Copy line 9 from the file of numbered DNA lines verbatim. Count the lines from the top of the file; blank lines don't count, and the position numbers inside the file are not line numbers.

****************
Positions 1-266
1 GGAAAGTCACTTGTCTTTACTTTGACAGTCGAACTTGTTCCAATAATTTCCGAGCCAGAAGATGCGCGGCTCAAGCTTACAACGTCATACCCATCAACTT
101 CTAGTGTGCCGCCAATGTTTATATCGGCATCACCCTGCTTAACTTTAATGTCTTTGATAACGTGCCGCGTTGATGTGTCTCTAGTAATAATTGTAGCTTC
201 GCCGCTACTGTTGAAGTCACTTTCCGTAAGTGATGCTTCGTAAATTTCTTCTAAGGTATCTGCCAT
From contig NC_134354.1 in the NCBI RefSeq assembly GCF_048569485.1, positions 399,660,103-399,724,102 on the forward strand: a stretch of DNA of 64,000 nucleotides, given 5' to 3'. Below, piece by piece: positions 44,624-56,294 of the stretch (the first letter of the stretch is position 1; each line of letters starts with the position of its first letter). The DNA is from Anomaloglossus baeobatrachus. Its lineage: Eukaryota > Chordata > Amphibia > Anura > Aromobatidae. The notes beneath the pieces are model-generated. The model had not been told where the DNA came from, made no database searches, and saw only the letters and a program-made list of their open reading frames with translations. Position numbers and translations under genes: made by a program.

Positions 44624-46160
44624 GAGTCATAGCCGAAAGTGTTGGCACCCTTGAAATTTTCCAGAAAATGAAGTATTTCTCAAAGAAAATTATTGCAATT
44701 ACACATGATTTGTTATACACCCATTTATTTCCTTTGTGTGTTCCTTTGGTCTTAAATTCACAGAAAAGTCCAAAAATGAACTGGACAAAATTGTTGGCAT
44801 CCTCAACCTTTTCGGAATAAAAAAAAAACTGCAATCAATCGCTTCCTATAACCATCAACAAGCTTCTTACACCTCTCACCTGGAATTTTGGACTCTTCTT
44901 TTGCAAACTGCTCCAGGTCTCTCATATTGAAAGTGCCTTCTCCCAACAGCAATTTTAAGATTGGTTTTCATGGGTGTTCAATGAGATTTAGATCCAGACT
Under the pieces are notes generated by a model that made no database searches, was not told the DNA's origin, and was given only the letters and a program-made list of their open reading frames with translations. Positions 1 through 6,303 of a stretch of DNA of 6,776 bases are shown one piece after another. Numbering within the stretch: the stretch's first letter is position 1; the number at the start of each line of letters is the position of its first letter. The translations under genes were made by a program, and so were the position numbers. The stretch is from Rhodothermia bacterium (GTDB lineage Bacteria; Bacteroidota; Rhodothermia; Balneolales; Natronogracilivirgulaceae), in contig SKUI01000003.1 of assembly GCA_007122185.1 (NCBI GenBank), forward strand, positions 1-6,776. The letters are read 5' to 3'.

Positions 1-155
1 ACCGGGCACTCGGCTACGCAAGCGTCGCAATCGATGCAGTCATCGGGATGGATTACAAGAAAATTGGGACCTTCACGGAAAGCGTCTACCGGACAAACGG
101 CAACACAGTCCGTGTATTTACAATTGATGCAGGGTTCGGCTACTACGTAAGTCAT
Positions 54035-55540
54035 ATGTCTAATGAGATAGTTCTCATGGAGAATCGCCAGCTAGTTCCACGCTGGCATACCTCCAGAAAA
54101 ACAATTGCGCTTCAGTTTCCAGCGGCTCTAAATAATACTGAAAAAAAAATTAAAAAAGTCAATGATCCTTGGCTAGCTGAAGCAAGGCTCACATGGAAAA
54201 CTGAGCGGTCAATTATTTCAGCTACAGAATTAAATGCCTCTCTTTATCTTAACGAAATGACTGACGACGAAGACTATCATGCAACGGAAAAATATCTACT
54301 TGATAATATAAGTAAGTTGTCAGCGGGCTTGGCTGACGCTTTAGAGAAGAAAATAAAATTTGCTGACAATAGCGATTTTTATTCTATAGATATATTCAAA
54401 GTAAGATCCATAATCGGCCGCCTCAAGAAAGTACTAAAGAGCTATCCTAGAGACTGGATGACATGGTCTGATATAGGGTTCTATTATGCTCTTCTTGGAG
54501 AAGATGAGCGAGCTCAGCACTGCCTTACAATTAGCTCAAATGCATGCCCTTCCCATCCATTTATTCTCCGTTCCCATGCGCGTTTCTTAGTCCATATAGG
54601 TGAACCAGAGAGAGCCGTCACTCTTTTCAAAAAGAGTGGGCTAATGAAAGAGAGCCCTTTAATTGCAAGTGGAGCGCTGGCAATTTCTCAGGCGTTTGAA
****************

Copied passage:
44801 CCTCAACCTTTTCGGAATAAAAAAAAAACTGCAATCAATCGCTTCCTATAACCATCAACAAGCTTCTTACACCTCTCACCTGGAATTTTGGACTCTTCTT